A short list of fiction books I enjoyed

I promised in the previous review a few more reviews for the month, especially as Christmas gifts for geeks. I decided to publish this group-review of titles, as I don’t think it would have served anybody to post separate book reviews for all of these. I would also suggest you take a look at my previous reviews so that you can find more ideas for new books to read.

Let’s start with a new book by a well-known author: The Ocean at the End of the Lane by Neil Gaiman is, as it’s usual with him, difficult to nail (ah-ha) to a genre quickly. It starts off as the story of a kid’s youth but builds up to… quite something. I have listened to the audiobook version rather than the book, and as it started it seemed something perfect to make me sleep well, but then again it mixed with my own dreams to form something at the same time scary and full of warmth.

It’s common to say that it’s the journey, not the destination, that is important, and I find that is a very good description of what I like in books. And in the case of Gaiman’s book, this is more true than ever. I was not looking forward for it to end, not because it’s a bad ending (even though it did upset me a bit) but because I really wanted to stay in that magical world of the Ocean at the end of the lane.

Next up, two series from an author who’s also a friend: Michael McCloskey who writes both fantasy and scifi — I have yet to start on his fantasy series, but I fell in love with his scifi writing with Trilisk Ruins. I think it might be worth retelling the story of how I found out about it, even though it is a bit embarrassing: for a while I was an user on OkCupid – so sue me, it feels lonely sometimes – and while I did not end up meeting anybody out of there, my interest was picked by an ad on one of the pages: it was part of the cover of Trilisk Ruins but with no text on it. I thought it was going to be some kind of game, instead it was a much more intriguing book.

Michael’s secret is in talking about a future that may be far off, but that is, well, feasible. It’s not the dystopia painted by most scifi books I’ve read or skimmed through recently, although it’s not a perfect future — it is, after all, the same as now. And technology is not just thrown up from a future far away that we can count on it as magic, nor it is just an extension of today’s. It is a projection of it in a future: the Links are technologies that while not existing now, and not having a clearly-defined path to get to them, wouldn’t be too far fetched to be existing.

Parker Interstellar Travels – that’s the name of the series starting with Trilisk Ruins – is mostly lighthearted, even though dark at times. It reads quickly, once you get past the first chapter or two, as it jumps straight into an unknown world, so you may be stunned by it for a moment. But I would suggest you to brace yourself and keep going, it’s fully worth it!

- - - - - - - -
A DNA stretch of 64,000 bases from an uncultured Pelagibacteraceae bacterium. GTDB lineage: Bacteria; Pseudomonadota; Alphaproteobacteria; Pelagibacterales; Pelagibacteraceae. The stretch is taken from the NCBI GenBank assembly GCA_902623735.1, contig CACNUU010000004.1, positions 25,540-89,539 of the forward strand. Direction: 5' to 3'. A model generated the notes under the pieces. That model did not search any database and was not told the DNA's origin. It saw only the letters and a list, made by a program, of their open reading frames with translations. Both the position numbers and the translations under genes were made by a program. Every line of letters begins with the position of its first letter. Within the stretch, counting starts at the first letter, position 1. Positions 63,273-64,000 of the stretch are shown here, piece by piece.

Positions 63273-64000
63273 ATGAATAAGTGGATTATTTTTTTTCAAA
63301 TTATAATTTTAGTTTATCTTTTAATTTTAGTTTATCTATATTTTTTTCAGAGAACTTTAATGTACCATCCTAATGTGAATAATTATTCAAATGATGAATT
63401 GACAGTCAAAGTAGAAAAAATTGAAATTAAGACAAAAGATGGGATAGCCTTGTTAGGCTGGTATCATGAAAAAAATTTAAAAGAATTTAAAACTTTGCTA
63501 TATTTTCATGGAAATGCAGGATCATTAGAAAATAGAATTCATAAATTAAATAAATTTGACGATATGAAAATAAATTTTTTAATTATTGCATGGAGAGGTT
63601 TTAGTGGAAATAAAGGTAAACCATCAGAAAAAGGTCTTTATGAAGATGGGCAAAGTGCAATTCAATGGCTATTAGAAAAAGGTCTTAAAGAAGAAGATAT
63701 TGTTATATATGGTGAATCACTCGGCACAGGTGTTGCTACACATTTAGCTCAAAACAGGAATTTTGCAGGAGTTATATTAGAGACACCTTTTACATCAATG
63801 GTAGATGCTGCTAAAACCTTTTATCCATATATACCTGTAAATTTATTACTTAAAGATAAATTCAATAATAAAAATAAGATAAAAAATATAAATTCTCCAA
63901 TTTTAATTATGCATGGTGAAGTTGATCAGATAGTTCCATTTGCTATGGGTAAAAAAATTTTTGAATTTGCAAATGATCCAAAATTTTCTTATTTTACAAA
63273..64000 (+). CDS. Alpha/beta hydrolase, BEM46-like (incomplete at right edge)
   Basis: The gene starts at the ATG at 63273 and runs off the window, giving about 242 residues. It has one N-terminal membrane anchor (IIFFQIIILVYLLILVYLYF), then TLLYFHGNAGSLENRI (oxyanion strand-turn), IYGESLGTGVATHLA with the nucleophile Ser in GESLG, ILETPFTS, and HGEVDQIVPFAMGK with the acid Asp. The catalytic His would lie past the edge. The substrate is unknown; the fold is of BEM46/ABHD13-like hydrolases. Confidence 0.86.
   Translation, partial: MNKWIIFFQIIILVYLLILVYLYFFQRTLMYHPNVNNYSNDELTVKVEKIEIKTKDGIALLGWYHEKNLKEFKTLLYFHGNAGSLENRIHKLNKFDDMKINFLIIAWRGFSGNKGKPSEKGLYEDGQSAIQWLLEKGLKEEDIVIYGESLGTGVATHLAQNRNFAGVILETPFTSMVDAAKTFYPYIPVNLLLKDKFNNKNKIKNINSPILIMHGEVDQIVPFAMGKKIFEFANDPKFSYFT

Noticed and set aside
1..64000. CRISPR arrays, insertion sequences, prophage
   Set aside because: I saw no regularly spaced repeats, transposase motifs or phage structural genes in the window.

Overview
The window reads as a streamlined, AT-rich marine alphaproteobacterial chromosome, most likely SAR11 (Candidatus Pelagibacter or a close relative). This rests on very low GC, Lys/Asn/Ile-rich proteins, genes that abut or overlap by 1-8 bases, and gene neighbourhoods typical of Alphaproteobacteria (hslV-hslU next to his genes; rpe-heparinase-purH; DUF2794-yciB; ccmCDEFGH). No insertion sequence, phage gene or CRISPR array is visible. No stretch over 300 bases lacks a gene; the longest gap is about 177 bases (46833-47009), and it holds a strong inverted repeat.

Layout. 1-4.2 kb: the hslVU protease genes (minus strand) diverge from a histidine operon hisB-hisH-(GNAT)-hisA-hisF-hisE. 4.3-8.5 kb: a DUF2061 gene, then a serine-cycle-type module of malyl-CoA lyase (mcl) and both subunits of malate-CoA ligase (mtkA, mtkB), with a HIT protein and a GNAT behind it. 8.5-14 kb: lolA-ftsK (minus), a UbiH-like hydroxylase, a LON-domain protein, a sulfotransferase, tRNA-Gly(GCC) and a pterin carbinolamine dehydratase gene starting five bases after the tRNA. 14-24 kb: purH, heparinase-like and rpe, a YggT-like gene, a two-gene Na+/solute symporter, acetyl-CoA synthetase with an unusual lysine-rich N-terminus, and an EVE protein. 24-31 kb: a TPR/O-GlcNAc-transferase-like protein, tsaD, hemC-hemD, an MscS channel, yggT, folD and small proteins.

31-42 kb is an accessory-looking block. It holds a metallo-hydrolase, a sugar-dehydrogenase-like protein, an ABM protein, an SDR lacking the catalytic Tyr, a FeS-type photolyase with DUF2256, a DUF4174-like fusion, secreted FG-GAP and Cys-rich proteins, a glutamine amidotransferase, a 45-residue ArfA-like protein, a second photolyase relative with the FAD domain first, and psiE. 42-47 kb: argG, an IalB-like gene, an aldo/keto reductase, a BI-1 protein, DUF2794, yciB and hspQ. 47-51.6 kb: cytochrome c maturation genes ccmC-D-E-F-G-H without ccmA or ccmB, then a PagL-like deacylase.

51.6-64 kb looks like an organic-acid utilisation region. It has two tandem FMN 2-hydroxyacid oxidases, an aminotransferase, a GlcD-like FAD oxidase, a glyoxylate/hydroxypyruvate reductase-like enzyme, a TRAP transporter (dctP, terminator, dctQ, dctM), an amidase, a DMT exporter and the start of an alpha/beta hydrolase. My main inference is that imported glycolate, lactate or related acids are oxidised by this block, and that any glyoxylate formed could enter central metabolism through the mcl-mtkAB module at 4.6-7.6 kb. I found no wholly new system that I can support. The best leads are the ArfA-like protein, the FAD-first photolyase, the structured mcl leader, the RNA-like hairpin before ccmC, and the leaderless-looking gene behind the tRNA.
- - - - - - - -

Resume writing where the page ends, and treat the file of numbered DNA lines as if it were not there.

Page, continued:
There is a second series by Michael, but in this case an already-closed trilogy, Synchronicity, starting with Insidious, which is set in the same universe and future, but it takes a quite different approach: it’s definitely darker and edgier, and it would appeal to many of the geeks who are, as I write, busy reading and discussing potential AI problems. I have a feeling that it would have been similar in the ‘60s-‘70s after 2001 was released.

In this series, the focus is more on the military, rather than the individuals, and their use, and fear, of AIs. As I noted it is darker, and it’s less action-driven than PIT, but it does make up for it in introspection, so depending on what your cup of tea is, you may chose between the two.

The fourth entry in this collection is something that arrived through Samsung’s Amazon deals. Interestingly I already had an audiobook by the same author – B.V. Larson – through some Audible giveaway but I have not listened to it yet. Instead I read Technomancer in just a week or so, and it was quite interesting.

Rather than future, Larson goes for current time, but in a quite fictionalized setting. There’s a bit of cliché painting of not one, but two women in the book, but it does not seem to be as endemic as in other books I’ve read recently. It’s a quick-bite read but it’s also the start of a series so if you’re looking for something that does not end right away you may consider it.

To finish this up, I’ll go back to an author that I reviewed before: Nick Harkaway, already author of The Gone-Away World, which is sill one of my favourite modern books. While I have not read yet Tigeman which was on this year’s shortlist for the Goodreads Awards, last year I read Angelmaker which is in a lot of ways similar to The Gone-Away World, but different. His characters once again are fully built up even when they are cows, and the story makes you want to dive into that world, flawed and sometimes scary as it is.

Have fun, and good reads this holiday season!

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